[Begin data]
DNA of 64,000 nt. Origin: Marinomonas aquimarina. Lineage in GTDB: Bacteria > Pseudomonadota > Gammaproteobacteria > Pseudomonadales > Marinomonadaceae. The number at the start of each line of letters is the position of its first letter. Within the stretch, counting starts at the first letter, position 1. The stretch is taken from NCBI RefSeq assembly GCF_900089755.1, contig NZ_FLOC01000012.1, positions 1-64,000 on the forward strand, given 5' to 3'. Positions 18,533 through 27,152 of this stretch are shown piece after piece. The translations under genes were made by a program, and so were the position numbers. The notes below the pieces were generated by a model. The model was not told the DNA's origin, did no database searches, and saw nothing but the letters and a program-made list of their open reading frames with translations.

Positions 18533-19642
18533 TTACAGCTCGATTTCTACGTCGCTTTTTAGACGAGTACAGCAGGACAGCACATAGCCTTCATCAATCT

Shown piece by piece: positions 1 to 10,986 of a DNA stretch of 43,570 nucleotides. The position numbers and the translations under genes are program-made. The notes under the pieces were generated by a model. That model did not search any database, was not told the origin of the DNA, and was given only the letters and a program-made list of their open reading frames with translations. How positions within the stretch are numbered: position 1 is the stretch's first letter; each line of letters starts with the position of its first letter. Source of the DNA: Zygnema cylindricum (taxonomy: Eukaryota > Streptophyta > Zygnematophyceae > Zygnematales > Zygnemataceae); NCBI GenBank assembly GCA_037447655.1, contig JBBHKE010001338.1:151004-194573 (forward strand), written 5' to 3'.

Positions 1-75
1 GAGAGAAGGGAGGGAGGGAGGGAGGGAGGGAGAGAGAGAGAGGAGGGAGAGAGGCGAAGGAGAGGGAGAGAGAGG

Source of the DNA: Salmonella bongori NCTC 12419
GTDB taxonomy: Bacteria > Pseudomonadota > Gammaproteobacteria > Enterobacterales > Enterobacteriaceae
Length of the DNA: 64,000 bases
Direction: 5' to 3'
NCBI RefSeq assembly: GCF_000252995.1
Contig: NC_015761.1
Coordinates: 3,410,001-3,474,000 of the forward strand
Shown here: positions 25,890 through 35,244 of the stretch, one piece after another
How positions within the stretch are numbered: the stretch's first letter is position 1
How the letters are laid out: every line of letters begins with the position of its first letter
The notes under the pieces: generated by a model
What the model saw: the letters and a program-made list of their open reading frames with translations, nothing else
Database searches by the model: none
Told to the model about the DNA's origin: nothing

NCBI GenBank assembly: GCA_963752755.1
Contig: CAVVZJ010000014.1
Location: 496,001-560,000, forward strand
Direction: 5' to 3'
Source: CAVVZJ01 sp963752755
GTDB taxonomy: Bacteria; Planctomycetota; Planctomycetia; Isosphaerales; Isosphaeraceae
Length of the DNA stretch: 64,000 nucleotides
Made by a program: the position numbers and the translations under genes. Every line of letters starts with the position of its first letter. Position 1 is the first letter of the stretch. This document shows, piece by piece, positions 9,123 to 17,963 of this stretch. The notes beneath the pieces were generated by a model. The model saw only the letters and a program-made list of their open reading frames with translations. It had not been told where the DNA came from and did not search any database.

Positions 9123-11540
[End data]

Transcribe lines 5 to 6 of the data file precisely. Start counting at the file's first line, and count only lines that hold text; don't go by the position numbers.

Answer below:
Positions 1-75
1 GAGAGAAGGGAGGGAGGGAGGGAGGGAGGGAGAGAGAGAGAGGAGGGAGAGAGGCGAAGGAGAGGGAGAGAGAGG